Posted by Nathaniel Brown at Monday, 15 February 2016 at 7:06pm GMT

"Could she not have found more decent congregations in the C of E?"

That's a really important question.
Yes, it is possible to find truly welcoming congregations.
But it actually isn't as easy as you might think.
There are churches on the IC register, and Changing Attitude has a register too.

With any other church, you can't be 100% sure. You might have to go by recommendation - if you know people to ask.
Or you might have to email the vicar in advance - as I know many lgbt people do.

Most people end up joining a church and waiting for clues. Is there an anti-gay sermon? That's an easy one. But it can be weeks or months until you discover it.
Can you turn up with your partner? Can you be open about them being your partner? Can you take on any formal role in the church?
LGBT people discover this slowly, over time, often the hard way.

The more evangelical your churchmanship is, the harder you will find it to find a welcoming church.

So... yes.. they could have found a more affirming church, but not without a huge amount of effort.

To all truly affirming churches out there I would say – please, please, please get yourselves on the IC register! We really need you to tell us clearly who you are!

Posted by Erika Baker at Monday, 15 February 2016 at 8:16pm GMT

"This week there are articles on God. Most are behind the paywall"

Posted by Stuart, Devon at Monday, 15 February 2016 at 9:02pm GMT

The Kane article shows why white guilt is as big a sin as any other, and a huge problem in TEC. "We'll happily throw this group under the bus because they are *here* and primarily white, rather than over *there* and a different race!"

Out of the Anglican Communion is the only path to right action.

Posted by MarkBrunson at Tuesday, 16 February 2016 at 5:49am GMT

I find some of the Kane article offensive, though interesting.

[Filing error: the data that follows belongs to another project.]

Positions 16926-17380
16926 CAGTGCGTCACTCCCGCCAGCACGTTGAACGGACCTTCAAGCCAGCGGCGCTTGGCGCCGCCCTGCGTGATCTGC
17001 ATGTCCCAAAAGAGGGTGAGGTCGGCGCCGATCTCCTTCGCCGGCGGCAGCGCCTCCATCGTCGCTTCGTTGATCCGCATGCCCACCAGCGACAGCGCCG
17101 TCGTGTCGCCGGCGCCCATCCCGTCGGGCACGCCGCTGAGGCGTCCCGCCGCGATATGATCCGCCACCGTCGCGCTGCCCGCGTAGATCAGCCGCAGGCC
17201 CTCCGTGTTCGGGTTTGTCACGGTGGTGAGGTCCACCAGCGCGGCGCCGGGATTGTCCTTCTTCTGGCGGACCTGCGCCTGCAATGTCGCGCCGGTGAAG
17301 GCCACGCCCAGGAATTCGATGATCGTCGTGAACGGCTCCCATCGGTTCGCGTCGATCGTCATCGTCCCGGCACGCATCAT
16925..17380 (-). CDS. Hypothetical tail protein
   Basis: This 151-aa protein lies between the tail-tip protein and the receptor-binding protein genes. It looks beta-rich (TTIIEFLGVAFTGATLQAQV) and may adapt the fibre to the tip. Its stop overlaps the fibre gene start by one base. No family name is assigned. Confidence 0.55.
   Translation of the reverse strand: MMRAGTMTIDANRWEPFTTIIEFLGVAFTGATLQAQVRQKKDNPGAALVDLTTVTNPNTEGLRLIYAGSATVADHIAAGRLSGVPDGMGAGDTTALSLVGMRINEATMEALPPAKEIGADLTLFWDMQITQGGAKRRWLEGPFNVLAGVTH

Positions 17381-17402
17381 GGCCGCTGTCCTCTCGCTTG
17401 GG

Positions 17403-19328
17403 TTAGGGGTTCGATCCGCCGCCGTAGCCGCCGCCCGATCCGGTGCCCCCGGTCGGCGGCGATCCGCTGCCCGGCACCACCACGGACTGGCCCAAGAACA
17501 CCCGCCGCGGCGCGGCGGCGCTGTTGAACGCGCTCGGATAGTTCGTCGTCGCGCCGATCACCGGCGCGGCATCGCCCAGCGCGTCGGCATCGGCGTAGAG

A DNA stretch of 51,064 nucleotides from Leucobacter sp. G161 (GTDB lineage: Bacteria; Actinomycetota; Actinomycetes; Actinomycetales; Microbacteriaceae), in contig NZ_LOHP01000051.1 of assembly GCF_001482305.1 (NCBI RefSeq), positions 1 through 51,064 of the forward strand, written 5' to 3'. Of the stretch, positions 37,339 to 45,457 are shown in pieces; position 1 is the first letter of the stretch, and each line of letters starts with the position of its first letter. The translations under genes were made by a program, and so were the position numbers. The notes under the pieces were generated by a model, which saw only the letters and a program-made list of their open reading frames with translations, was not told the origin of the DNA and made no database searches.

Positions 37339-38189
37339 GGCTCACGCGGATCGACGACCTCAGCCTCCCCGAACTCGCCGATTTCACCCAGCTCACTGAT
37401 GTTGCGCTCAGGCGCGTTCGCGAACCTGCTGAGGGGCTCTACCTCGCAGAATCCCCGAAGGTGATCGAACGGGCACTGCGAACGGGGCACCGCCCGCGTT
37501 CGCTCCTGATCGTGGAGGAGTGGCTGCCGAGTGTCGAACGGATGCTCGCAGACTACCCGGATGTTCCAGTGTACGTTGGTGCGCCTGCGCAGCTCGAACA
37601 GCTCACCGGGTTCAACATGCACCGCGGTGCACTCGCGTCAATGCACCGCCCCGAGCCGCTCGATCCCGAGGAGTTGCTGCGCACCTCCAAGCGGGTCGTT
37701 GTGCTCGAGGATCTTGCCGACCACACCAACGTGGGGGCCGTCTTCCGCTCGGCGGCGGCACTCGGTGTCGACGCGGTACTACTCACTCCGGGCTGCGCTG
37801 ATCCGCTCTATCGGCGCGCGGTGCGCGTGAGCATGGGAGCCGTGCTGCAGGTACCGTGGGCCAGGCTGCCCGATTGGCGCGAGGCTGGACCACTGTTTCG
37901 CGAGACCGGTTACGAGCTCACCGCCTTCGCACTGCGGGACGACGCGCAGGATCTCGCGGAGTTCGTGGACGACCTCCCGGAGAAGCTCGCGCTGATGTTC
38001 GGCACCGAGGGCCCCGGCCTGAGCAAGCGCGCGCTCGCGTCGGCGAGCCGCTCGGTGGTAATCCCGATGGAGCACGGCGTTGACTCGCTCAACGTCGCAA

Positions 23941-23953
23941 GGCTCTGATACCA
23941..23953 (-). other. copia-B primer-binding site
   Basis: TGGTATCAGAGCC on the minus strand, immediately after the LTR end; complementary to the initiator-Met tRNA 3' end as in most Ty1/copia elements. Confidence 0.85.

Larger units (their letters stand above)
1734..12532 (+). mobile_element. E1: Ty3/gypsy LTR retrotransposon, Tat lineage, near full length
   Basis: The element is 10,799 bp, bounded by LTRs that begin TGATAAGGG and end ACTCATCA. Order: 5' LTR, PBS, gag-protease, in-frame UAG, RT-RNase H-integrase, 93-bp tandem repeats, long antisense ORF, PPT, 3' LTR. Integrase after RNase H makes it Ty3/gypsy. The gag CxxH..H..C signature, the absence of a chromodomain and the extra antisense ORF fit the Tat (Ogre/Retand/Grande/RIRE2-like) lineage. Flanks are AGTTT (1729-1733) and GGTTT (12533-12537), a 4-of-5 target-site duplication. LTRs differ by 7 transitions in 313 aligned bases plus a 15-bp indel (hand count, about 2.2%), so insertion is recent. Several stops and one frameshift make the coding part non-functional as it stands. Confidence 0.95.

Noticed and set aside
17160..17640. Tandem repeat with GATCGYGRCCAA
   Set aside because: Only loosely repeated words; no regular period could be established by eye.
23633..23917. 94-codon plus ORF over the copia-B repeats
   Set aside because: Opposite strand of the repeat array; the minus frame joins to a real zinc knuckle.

In saying that TEC should be willing to bear the cost of doing what's right, he is buying into the idea that there is a central Anglican authority that is empowered to impose sanctions/consequences. So I reject that we are displaying "typical white liberal presumption... [that is] naive—and inadvertently neocolonial." If there was a legitimate central authority, I would agree that accepting the cost is part of the prophetic witness.

I would also note that TEC is not exclusively white, we engage many voices, Native, Latino/a, Black, Asian, LGBTQ of all races, etc.

His continual references to gay people as being "Same-sex attracted" is DEEPLY, DEEPLY offensive. Orientation is how we are created in God's image.

Kane's second point about the "white gaze" would have merit if TEC were trying to impose gay marriage on the rest of the Communion. Since we aren't, it's a stupid argument. I would suggest that he check his own white and straight gaze here. His empathy with the Global South experiencing oppression at the hands of colonialism and neocolonialism doesn't seem to extend to the real oppression of LGBTQI people in the Global South.

His third point is that Africans thought that church was the one place where they were equal and TEC's cultural imperialism concerning justice and inclusion dashes their hopes for equality. Methinks his concern should be for persecuted LGBTQI people in Africa...

The refrain that LGBTQI people need to accept persecution and inequality so that Anglican leaders can make nice is getting older and more ridiculous by the minute. I don't believe that Kane should be speaking for all LGBTQ African Anglicans, I keep hearing that they want us to speak up for them and for human rights.

What Kane holds up, prayer and telling stories, is precisely what many, many people have been doing. That is precisely what brought TEC to our discernment. So why is he arrogantly accusing us of all this cultural imperialism when a. we did that work, b. we aren't imposing our view on the African Churches (though we call for an end to human rights violations, as does the UN), and c. how on earth can we be so imperial when in reality there is absolutely no central authority making doctrine for us all?

We are an independent family of churches. The Anglican Covenant failed. No one is being imperial by following our conscience and discernment.

This was the analysis of a white straight man overstepping mightily and offensively. Same sex attracted... disgusting display of white, male privilege, in my view.

Posted by Cynthia at Tuesday, 16 February 2016 at 6:55pm GMT